In 2019, during the Trump presidency, Argentine artist Marcelo Brodsky decided to intervene in the image of a nuclear explosion while the renewal of nuclear agreements between the United States and Russia was not being signed. His goal was to remind us that disarmament is the best protection against those weapons. Something that might have sounded even rhetoric in those days, and now assumes a completely different meaning due to the current geopolitical tensions. The idea behind the artist's work is to tell history to the new generations and engage in social campaigns through the immediacy and beauty of the visual language. His research of archival images, their activation through colour, and the use of text are not only able to synthesise key moments of the history of the 20th century but also represent a great instrument to ask ourselves how we imagine the future.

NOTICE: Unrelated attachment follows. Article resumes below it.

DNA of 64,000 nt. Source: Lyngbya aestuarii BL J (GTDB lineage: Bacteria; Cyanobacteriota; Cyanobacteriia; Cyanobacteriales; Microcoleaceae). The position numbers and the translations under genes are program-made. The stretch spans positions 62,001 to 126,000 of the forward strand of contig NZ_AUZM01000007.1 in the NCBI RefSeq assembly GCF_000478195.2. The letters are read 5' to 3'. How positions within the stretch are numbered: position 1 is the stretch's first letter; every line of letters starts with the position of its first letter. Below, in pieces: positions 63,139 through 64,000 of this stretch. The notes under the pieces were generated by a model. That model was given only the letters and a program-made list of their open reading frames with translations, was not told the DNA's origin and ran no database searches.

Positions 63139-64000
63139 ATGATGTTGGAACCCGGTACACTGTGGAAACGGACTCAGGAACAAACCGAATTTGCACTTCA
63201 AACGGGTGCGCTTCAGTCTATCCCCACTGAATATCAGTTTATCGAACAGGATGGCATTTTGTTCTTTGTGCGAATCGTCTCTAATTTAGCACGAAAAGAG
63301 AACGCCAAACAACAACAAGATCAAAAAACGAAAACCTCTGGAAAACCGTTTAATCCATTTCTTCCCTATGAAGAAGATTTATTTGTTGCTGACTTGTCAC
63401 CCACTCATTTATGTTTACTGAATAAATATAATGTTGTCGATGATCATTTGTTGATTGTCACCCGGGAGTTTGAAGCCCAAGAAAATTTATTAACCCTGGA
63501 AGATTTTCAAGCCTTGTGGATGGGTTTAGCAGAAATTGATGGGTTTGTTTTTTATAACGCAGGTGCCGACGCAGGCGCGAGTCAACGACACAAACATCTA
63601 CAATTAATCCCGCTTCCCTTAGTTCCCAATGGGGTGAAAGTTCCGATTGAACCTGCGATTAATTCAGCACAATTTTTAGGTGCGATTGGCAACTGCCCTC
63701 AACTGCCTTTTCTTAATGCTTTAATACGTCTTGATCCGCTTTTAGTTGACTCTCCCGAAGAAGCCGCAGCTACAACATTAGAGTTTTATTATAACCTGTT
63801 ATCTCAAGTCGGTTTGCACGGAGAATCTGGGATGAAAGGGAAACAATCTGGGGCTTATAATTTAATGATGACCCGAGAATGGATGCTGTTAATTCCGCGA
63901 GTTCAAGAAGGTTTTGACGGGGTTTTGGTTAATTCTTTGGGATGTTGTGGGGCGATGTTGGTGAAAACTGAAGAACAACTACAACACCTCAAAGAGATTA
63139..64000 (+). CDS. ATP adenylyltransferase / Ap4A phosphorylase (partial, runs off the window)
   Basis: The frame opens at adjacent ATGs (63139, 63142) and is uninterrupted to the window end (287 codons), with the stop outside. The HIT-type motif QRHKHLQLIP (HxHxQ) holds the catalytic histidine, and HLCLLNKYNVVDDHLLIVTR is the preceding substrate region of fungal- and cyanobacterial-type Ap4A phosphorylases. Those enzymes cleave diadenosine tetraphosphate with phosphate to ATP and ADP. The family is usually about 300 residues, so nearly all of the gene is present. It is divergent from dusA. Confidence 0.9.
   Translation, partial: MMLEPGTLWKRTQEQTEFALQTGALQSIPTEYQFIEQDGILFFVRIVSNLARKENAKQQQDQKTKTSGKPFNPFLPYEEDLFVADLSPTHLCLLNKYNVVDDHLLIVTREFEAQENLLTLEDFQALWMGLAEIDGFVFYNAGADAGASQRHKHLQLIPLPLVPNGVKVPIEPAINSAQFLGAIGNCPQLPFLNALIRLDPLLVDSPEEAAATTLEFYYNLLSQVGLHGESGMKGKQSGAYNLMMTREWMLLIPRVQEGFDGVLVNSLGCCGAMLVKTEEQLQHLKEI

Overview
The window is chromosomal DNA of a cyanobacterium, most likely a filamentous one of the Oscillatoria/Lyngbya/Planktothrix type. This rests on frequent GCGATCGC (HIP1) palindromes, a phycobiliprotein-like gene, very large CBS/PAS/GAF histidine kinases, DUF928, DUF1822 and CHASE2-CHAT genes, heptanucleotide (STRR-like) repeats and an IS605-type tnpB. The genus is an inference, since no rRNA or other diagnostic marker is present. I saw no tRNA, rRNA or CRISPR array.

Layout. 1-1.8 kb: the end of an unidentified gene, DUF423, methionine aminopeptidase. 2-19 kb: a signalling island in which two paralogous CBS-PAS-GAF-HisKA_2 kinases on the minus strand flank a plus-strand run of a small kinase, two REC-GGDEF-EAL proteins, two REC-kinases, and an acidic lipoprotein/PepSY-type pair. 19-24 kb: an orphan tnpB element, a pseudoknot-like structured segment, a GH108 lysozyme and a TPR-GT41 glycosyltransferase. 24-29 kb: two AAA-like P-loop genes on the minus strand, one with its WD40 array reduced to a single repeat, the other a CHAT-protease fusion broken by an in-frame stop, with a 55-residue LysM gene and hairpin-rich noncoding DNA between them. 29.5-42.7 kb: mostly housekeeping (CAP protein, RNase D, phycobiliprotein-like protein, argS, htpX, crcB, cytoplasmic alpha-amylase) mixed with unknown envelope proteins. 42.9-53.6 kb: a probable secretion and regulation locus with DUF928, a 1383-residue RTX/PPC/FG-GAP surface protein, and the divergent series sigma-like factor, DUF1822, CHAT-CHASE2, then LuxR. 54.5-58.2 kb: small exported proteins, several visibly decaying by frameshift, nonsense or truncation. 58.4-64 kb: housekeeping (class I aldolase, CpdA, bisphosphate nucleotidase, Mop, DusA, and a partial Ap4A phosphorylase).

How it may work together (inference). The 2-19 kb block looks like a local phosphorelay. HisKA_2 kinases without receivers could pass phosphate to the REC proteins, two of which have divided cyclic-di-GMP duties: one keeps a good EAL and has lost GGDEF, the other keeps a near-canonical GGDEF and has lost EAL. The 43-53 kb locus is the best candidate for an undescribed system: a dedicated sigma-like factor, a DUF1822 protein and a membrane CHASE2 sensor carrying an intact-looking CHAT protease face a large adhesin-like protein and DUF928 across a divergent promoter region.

Marcelo Brodsky (Argentina, 1954) is an artist based in Buenos Aires. His practice focuses on the physical and psychic effects of civil and human rights abuses during Argentina's Dirty War (1976-83), the period in which he was forced into exile. Since Buena Memoria, a photographic essay from 1997 which investigates the effects of state terrorism in Argentina, Brodsky continued creating and exhibiting work centered around collective memory, oblivion and human rights around the world. Brodsky is an active member of the human rights organisation Asociación Buena Memoria. His work is part of major collections such as the Houston Museum of Fine Arts, the Tate Collection in London, Museo de Arte Moderno in Buenos Aires and many others.